“I try to show people how to use your natural instincts, the same grind,” he said.
Over lunch in Harlem, he described the science of the subway sale:
A sparsely populated train is better than a packed one; it’s easier to work the crowd.
The cars on the No. 3 train are too loud; you’ll have to yell; it’s very unprofessional.
The A and J trains are too big, with too much ground to cover; intimacy is important.
The Nos. 2, 5 and 4 trains through Harlem are the best: the right audience, smaller cars, and long relatively quiet stretches to make his pitch.
Mr. Kearse said the sales provided him with enough income to cover his bills and pay the rent on his apartment in the Bronx, as well as to help out his five children, ages 20 to 23.
But he said what really motivated him to roll his bag of books around every day was the chance to influence lives.
“A guy wrote me a while back and asked, in respect to all the damage that I’ve done, that I’ve left behind, if I think doing good things now changes any of that,” Mr. Kearse said. “You know, I don’t know if I have an answer for that.”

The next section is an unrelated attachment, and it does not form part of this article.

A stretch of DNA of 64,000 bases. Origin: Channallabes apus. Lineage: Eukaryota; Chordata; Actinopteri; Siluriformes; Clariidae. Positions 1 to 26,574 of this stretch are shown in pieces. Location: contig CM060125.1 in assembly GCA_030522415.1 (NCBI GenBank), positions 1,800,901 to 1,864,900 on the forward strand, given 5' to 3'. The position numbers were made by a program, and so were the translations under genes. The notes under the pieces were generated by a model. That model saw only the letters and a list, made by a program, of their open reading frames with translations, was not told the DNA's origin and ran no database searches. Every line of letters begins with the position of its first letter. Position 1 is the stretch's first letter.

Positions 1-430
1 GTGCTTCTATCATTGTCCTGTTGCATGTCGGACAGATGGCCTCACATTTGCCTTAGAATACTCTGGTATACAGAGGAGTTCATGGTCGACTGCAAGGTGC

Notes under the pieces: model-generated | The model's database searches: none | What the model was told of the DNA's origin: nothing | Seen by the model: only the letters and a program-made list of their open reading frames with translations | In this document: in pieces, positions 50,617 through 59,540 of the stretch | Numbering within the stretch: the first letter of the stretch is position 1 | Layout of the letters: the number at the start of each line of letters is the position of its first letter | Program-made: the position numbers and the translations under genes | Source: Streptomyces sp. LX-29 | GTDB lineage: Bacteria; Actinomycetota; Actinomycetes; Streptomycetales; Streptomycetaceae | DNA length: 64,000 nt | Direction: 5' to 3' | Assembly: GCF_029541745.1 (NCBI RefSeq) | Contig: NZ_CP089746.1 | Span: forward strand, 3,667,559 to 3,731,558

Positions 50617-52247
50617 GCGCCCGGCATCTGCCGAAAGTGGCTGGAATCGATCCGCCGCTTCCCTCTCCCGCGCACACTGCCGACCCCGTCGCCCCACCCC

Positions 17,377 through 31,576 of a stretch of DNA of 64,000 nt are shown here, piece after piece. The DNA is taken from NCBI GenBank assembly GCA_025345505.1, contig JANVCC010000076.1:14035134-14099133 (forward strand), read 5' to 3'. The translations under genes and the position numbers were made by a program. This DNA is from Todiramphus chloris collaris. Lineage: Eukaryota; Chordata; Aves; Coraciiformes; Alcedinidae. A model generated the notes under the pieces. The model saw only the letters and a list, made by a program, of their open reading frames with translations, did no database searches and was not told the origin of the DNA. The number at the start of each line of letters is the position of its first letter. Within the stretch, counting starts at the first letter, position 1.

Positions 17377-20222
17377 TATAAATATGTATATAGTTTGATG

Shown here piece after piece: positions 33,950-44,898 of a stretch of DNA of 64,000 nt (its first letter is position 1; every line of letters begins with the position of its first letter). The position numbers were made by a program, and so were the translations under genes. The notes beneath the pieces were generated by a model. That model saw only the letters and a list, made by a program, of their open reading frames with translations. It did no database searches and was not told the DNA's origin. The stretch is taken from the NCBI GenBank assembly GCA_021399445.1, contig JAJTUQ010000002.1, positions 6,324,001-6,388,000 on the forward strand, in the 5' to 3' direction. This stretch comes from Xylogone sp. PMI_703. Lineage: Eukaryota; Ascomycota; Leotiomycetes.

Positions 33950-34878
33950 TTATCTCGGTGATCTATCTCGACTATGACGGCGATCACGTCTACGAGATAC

Mr. Kearse, a 10th-grade dropout, said he had built a name for himself on the streets, first locking down the drug trade in a public housing complex in the city, then in North Carolina by setting up a crew of 40 to 50 workers that distributed for him in five cities.
He was indicted on charges of moving more than 50 kilograms of cocaine over two years, he said — allegations he does not dispute.
Since he left prison in 2005, his record has been clean.
“The difference in what I’m doing now is there’s no stress as far as worrying about what the future’s going to be like. Am I going to jail one minute? Am I going to be killed another minute?” he said. “I can stand behind what I’m doing and not feel like I have to hide things.”
One afternoon, arms stretched wide and a book in each hand, he waited for at least a few passengers on a No. 2 train to smile and nod, buying into what he was trying to sell. Thirteen down, 22 books to go.
Would you buy his book if he approached you on the train?